But wait. There's more to this Spaniard's fall/winter collection. Blended with his severe geometry and his cool metallics of silver, gold and bronze is the powerful strength in nature of digital illustrator Daria Petrilli, in tiny-waisted Victorian coats and beautifully sequined evening gloves in riots of three-dimensional flowers.
Both Lang and Petrilli are more than a little evident in the details. The Madrid-based brand is known for volume, which Font said in an interview poses a slight challenge in the United States. Not everybody will be drawn to his huge bows at the neck and overly rounded shapes.
But here, he used volume daintily in spots. Some dresses had large block leaf motifs in fabrics that offer the same soft but structured curves as the scuba material so popular on runways in years past.
Font also speaks fluently in pleats, putting a soft version on a long tulle train on a finale gown in black, and razor-sharp pleats elsewhere, including a skirt where they stand on their own at the waist.
He carried flora and fauna detailing into embroidery, putting delicate orange stems on black evening looks. One of his appliques came in red leather squares and rectangles.
Font is a humble romantic, declaring in his spare English the outdoors as a major love.
"All weekends I am going to the country," he said. "I love my garden to connect with nature."
NARCISO RODRIGUEZ, PROSPECTING FOR MINERALS
For his new collection, Narciso Rodriguez went prospecting for minerals.
Mineral colors, that is. "I opened up and let much more color into the collection," said the designer, who often sticks to sleek black and white, in a backstage interview. "There are great mineral tones, of sulphur, chrome, aluminum, granite, onyx."
That onyx color showed up early on, in a lush cashmere handknit sweater and wrap scarf. Sulphur appeared in a "crushed paper" silk dress, and in a darker suede dress. The granite color graced a cashmere handknit sweater, paired with a silk skirt and top.
Another change for Rodriguez: the textures. "I found and developed very beautiful cashmere techniques, pleated fabrics, and distressed fabrics," he said. "I'd never worked with them before. They're traditional fabric techniques that were then converted into modern fabric. I left them unlined and a bit deconstructed."
Rodriguez has a loyal celebrity clientele, and sitting in the front row Tuesday night was actress Claire Danes, who said her TV shooting schedule for "Homeland" had prevented her from attending many of his shows in the past.
"I am a fan and a friend of Narciso's and I haven't been home for a really long time," Danes said. "So finally I get to show up. And yeah, his work is wonderful and I just want to support him. I feel most myself when I wear his clothes."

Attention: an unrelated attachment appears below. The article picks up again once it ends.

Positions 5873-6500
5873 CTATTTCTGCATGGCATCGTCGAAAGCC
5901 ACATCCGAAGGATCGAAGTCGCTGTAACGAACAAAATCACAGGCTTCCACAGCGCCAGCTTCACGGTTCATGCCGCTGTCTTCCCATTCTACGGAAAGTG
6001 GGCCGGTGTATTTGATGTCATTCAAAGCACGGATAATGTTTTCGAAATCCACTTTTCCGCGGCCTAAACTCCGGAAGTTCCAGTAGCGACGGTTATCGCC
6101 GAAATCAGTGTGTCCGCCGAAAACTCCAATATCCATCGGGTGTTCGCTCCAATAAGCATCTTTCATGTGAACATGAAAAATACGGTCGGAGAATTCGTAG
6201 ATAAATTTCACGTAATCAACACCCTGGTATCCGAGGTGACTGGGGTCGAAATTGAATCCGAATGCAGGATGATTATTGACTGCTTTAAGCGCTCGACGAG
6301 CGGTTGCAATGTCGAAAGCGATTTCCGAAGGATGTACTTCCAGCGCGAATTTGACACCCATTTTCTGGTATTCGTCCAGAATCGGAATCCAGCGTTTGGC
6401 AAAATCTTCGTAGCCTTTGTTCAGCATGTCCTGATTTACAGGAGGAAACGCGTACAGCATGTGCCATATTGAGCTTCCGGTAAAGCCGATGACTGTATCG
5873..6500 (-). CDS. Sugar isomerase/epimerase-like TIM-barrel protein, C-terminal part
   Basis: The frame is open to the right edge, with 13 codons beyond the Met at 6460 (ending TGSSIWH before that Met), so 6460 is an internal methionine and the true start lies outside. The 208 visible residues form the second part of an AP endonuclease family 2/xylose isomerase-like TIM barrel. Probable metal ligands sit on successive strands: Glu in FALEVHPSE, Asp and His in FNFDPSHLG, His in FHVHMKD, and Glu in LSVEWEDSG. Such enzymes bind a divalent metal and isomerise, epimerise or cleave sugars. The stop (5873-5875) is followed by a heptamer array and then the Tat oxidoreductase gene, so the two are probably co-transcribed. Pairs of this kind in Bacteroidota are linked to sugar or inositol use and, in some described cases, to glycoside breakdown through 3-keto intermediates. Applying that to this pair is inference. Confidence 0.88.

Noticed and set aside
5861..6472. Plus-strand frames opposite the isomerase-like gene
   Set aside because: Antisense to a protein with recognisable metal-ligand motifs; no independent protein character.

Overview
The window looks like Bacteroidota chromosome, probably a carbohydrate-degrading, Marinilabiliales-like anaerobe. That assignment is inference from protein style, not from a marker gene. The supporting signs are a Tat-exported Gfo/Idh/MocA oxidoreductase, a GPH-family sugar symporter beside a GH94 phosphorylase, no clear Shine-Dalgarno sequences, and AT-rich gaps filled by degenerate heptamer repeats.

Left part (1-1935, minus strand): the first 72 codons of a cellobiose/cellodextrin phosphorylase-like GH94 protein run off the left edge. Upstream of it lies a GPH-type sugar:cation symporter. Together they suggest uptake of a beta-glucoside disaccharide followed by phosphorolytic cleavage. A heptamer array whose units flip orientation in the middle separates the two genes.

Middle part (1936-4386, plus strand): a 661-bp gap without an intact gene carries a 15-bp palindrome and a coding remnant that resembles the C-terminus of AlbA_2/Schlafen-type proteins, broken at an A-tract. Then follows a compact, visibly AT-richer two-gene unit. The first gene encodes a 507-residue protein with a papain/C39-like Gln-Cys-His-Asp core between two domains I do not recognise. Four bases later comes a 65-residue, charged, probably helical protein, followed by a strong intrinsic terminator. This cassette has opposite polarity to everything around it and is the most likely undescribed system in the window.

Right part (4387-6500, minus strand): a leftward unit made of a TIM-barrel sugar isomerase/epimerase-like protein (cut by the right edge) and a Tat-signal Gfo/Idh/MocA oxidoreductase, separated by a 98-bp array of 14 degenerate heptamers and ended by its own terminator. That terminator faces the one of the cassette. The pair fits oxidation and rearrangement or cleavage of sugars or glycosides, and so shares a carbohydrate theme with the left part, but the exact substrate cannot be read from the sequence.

Backstage, Rodriguez was philosophical about the idea of "fast fashion," meaning designers having garments ready for sale right after they're shown on the runway, rather than months later.
"I think everything's too fast," Rodriguez said. "People lose sight of the fact that for a true designer, they need to create a very special very unique thing, whether it's luxurious or at any price point, to create things that are desirable. And whether you show them and ship them today or in a few months, if you create something that's very good someone will make it a part of their lives."
"And for me that's always a big part of the design process, how do you seduce a woman, how do you excite her about buying new things and get excited about fashion" he said. "And how do you keep her intrigued enough that when she saw it on the runway and bought it X amount of time later, and then in two years or 10 years still has the same feeling (about it), that's a great thing. I love things like that, that I've made a commitment to."
—Jocelyn Noveck and Nicole Evatt
SOPHOMORE SEASON FOR DKNY'S DESIGNERS
Dao-Yi Chow and Maxwell Osborne are two pretty happy guys.
The Public School founders unveiled their sophomore season as creative directors of DKNY after two fashion-week rounds for their own brand. And they had some fun.
The two used bright red shoe laces for lace-up detailing worthy of a '90s club on red and black satin skirts and dresses. They rocked out a nice red plaid for dresses, coats and jackets, and they warned the world: "Don't Knock New York" on a black sweatshirt as they played with messaging like their predecessor and mentor Donna Karan did years before them.
One of their outfits included: "Insert Logo Here."
So how does it feel to have all that behind them?
"Yeah the pressure's a bit off," Osborne said in a post-show interview of their second DKNY collection. "We had to get the first show out of the way for us to feel comfortable, get situated, feel everything out."
As they did the first time, they turned men's suiting into something else, cropping pinstripes for jackets, jumpsuits, shorts and trousers. They hung some oversized looks on straps with tails that fluttered down the runway. And they took "puffer" to a new level in jumpsuits and monstrous scarves some models wrangled as they walked.
The two felt loose, figuratively and literally, having in their minds the sexy tomboy bands of the '90s, along with their own New York City childhoods of the same era, especially in the heavy rubber-souled boots in black and brown that likely made their models just as happy as the designers.
"We wanted to play with those ideas of reappropriation that we had back in the 90s, of taking things that didn't necessarily belong to us or maybe fit in a city landscape. We wanted to inject that back into the collection," Chow said.
So about that one sweatshirt: Are people knocking New York?
"All the time," Osborne said.
"They do it all the time," Chow agreed.